. Researchers used a diagnostic technology called molecular profiling to examine the differences in the molecular characteristics of primary and recurrent ovarian tumors and found significant changes for some biomarkers. This is the first study that examined potential differences in a broad biomarker panel in patient-matched primary versus recurrent ovarian cancers and underscores the importance of analyzing the most current tumor tissue in order to make the most informed decisions about treatment for recurrence.
Ovarian cancer is the most deadly of gynecological cancers, and is the fifth leading cause of cancer-related death among women in the United States. Treatment for recurrent ovarian cancer often follows a trial and error approach in spite of molecular profiling technologies available to inform treatment selection. Profiling technologies may be utilized at the time of ovarian cancer recurrence, but the tumor specimens that are analyzed are most often those obtained at initial diagnosis. This profiling of the primary tumor does not take into account changes that occur in recurrent tumors, which may have enabled their survival after chemotherapy treatment.
Lead author Deb Zajchowski, Ph.D., Scientific Director of The Clearity Foundation says, "These results highlight additional challenges for the treatment of recurrent ovarian cancer. The study helps us appreciate the degree to which tumor characteristics that may be useful for making treatment decisions may change over the course of this disease."
Dr. Zajchowski, Clearity Scientific Advisor Beth Y. Karlan, M.D. of Cedar-Sinai's Women's Cancer Program and colleagues analyzed data already collected by The Clearity Foundation and the Diane Barton Database. They employed 18 different immunohistochemical analyses at Clinical Laboratory Improvement Amendments (CLIA)-certified labs to analyze 43 matched tumor specimens from 19 advanced stage carcinoma patients for a panel of proteins that are correlated with drug response, discovering that expression levels of five different biomarkers were discordant in more than 40% of the matched tumor samples. These differences may be sufficiently large as to impact selection of therapy.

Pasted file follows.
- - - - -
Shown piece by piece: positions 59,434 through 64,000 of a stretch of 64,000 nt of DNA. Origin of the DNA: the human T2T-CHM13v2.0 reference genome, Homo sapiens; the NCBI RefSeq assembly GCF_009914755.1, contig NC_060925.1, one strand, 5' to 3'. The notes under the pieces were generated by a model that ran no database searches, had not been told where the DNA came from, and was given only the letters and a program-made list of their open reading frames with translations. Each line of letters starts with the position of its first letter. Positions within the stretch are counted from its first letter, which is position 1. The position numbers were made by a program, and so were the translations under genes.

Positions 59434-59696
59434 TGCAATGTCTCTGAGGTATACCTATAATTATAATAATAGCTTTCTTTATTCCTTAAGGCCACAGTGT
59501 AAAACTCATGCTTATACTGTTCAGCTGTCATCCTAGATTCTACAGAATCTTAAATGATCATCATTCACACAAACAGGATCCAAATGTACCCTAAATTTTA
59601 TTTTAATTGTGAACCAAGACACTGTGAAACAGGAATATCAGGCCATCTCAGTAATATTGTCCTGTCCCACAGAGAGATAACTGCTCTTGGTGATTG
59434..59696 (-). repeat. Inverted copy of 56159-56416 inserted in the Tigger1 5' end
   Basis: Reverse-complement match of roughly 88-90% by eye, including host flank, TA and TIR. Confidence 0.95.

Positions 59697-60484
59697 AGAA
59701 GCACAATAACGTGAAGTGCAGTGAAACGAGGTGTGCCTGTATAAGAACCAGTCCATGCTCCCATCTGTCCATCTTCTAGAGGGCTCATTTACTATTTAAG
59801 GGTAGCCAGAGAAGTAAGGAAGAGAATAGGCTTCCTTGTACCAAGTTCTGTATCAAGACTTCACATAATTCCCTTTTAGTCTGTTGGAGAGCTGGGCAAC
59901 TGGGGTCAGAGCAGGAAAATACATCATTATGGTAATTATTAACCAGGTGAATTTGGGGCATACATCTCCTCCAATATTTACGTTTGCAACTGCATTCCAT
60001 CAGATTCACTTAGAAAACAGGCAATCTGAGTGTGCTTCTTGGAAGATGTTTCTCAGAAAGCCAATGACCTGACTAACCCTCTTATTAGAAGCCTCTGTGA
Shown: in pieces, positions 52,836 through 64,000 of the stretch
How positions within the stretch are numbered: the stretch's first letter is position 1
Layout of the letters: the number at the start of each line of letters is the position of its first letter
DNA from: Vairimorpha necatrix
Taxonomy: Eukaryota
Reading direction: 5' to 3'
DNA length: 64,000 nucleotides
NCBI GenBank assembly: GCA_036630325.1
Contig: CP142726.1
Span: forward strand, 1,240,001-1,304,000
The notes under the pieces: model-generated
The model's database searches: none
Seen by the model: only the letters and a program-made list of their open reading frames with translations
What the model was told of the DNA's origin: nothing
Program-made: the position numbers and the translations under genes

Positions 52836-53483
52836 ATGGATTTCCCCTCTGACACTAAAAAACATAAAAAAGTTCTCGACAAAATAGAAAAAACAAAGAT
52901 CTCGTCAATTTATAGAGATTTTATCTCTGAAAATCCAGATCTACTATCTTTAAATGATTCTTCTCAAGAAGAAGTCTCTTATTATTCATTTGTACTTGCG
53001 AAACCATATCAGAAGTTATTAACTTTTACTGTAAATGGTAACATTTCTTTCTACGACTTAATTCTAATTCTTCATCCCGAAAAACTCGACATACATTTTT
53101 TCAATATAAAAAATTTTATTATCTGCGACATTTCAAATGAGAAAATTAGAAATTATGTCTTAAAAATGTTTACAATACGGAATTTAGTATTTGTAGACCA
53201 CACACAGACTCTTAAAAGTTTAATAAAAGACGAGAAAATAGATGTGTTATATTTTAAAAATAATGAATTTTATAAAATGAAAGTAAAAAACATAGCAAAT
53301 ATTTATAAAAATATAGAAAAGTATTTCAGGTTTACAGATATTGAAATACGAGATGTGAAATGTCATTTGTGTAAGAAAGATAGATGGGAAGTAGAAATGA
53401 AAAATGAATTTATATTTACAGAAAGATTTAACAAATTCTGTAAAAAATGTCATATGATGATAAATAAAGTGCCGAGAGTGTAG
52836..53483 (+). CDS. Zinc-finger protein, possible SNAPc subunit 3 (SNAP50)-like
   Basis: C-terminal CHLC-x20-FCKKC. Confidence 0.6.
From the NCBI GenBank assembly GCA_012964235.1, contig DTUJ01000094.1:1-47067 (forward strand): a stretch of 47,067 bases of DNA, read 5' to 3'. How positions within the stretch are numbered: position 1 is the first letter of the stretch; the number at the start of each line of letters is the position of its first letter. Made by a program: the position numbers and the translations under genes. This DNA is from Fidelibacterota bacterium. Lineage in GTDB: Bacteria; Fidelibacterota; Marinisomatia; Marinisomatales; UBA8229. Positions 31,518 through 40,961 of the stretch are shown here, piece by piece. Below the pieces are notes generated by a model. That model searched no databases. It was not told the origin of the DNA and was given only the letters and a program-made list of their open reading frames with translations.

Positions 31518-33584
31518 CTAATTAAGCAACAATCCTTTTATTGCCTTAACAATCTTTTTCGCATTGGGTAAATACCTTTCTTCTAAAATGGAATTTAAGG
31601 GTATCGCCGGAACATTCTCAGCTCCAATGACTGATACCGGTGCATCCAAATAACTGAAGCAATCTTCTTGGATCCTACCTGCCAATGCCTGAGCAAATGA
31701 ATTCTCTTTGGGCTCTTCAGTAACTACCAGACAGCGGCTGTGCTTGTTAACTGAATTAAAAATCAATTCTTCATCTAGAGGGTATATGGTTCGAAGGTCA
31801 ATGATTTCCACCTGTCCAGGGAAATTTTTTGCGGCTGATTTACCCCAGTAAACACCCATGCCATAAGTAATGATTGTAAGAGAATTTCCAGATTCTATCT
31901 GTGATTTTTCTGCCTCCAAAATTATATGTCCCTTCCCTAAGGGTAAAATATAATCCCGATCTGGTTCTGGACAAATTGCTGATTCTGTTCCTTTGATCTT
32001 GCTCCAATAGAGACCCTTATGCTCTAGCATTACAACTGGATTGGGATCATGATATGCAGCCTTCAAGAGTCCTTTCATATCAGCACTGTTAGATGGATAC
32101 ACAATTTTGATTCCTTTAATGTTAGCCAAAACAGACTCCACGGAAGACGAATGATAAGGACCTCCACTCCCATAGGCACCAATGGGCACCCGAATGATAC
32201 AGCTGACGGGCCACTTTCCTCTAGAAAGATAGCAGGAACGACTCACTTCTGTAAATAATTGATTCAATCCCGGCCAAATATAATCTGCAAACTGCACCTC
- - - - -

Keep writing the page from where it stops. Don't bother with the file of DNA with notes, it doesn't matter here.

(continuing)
"These results demonstrate the dynamic genetic changes in ovarian cancers between diagnosis and recurrence. While the expression of these and other candidate response biomarkers should be evaluated in larger studies to better understand the clinical utility of profiling recurrent tumor specimens, this report highlights our urgent need to individualize our treatment approaches in order to improve ovarian cancer survival," says Dr. Karlan, Director of the Cedars-Sinai Women's Cancer Program at the Samuel Oschin Comprehensive Cancer Institute and a renowned expert in the field of gynecologic oncology.
Ovarian cancers are very different from patient to patient, which means they are likely to respond differently to FDA-approved and investigational drugs. By identifying the alterations in each tumor's information pathways, molecular profiling enables the individualization of a patient's treatment by matching those tumor alterations with one or more drugs. The Clearity Foundation has developed a process for generating this personalized diagnostic information using commercially-available molecular profiling technologies and then analyzing the results using its Diane Barton Database